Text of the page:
Chapter 5 analyzes the use of geographical information systems (GIS) to represent two- or three-dimensional geographic features. A general description of the management of data such as attributes, geometries and topologic relations is provided, following a brief list of examples of GIS functions for spatial analysis and map generation. Specific attention is given to Web-based geo-data publication in 3D and its performance through the most commonly used protocol, the diffusion of which is carried out by web mapping applications with some 3D GIS capability. The author also states the need to implement this practice with the integration of more support for 3D queries and advanced 3D analysis.

Chapter 6 then investigates the use of virtual reality in Archaeology, and the newly coined term of “cyber-archaeology”: not only authentic but static models from digital products, but also models embedded in interactive environments, with accurate documentation for reconstruction which is necessary for archaeological interpretation. The interactive presence of the user plays a key-role in this shift from virtual to cyber. This consideration is in fact the premise for “Teleimmersive Archaeology (TeleArch)”, a research project conducted by M. Forte, author of this contribution, its affiliates UC Merced and UC Berkeley, aimed at creating an immersive and collaborative environment for research and education in Archaeology, described in this chapter: an advanced evolution of 3D visualization and simulation during excavation, with real-time interaction. The author also provides the example of the “3D Archaeology in Catalhuyuk” project, where the entire archaeological process of excavation is virtually reconstructed using 3D technologies. Moreover, the use of virtual reality in Archaeology is also described in its application to communication in museums, such as in the Scrovegni Chapel in Padua and the APA project in the City Museum in Bologna.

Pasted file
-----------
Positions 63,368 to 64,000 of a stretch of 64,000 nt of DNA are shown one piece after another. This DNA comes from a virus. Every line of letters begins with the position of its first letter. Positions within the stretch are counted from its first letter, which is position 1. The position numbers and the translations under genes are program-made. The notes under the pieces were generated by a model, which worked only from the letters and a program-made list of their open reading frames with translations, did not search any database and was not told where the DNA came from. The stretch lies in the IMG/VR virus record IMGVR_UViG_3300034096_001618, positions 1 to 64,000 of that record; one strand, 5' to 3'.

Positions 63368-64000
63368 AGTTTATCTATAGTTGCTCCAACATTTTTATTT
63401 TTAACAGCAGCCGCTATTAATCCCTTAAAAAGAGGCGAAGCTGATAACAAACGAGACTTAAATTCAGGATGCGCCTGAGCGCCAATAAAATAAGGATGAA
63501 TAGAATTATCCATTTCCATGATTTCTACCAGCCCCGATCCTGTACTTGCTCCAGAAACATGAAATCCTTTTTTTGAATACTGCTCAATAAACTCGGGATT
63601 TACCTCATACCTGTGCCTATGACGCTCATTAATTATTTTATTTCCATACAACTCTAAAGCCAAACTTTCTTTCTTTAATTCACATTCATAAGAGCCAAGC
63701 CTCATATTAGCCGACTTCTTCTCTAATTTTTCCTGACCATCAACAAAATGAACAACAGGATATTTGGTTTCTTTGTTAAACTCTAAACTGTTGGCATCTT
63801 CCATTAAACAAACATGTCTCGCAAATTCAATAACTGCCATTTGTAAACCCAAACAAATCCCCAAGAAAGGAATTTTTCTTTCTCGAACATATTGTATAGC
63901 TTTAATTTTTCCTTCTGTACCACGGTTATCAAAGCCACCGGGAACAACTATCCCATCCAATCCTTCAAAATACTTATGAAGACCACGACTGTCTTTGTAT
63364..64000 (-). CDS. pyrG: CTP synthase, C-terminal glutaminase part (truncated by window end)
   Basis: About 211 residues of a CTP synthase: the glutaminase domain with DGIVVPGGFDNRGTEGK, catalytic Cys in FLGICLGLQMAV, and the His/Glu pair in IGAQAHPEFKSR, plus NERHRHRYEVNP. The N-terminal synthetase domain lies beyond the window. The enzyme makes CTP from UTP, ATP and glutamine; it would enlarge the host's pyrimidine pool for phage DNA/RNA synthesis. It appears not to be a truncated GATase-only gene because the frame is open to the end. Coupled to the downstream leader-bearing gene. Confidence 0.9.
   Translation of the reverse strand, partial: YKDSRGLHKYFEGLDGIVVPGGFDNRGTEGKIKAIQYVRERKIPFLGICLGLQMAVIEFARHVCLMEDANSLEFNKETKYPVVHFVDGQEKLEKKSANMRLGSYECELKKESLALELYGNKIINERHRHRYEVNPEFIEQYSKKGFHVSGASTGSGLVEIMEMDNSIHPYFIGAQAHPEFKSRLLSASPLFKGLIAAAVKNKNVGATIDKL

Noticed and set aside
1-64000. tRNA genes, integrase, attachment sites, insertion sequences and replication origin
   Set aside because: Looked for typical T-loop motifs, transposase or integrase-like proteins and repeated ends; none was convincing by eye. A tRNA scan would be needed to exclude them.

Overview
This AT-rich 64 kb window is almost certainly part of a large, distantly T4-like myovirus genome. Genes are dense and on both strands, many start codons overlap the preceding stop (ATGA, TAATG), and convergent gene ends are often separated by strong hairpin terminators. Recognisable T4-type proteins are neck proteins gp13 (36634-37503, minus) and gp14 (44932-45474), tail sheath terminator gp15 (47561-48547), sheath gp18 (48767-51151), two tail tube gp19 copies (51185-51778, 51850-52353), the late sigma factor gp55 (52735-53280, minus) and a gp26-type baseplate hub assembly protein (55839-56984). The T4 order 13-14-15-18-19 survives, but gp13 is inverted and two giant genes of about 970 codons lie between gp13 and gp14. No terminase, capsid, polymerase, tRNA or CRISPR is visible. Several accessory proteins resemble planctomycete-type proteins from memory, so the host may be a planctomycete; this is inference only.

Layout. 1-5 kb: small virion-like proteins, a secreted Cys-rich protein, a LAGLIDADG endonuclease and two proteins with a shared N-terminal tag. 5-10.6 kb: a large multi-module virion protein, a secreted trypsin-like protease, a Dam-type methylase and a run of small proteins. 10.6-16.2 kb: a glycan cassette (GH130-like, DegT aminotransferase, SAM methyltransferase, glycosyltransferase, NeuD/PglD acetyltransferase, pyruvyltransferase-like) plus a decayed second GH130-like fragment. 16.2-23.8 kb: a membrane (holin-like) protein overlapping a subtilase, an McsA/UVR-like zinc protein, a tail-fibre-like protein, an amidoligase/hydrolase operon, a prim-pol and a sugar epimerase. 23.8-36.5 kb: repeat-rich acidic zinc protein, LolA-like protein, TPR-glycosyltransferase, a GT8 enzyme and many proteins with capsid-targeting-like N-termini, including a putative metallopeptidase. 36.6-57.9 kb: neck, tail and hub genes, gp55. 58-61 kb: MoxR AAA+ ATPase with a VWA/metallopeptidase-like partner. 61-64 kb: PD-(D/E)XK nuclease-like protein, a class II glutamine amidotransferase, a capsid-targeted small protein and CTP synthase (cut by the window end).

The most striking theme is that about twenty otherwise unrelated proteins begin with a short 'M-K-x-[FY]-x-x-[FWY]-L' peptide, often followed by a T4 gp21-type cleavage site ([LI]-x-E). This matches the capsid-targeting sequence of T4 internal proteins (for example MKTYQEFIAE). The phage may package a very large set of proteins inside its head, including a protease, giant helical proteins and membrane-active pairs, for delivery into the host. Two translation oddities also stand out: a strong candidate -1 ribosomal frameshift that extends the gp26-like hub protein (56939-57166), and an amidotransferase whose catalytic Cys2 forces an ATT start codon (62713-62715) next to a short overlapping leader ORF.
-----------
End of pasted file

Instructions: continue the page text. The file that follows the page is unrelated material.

Chapter 7 is dedicated exclusively to case studies: it contains examples of 3D modelling of sculptures from acquisition to publication, the use of 3D models for intra-site investigation in archaeology, a 3D GIS specifically designed for Cultural Heritage (the QueryArch3D prototype), and the use of airborne laser scanning for archaeological prospection in the Salisbury Plain Wiltshire (UK).

This volume offers its readers (ideally, graduate students) a deep insight into both theory and practice in the cutting-edge archaeological application of three-dimensionality, thoroughly exploring its range of utility. The curators’ effort to bring together different expertise and experiences is reflected in the fact that every scale is taken into account, that is, from detailed (i.e., 3D models of single objects) to large-scale analysis (i.e., 3D GIS), with a solid connection to the theory that underlies each applied technique.

Despite the presence of some misprints, this work is surely accurate and complete in terms of contents. The curators’ aim of proposing this volume as an ensemble of guidelines and procedures for the application of new technologies in the field of Archaeology has to be considered accomplished, given that those who are likely to read this work can approach it as a real manual, complete with a CD and questions and answers for self-evaluation.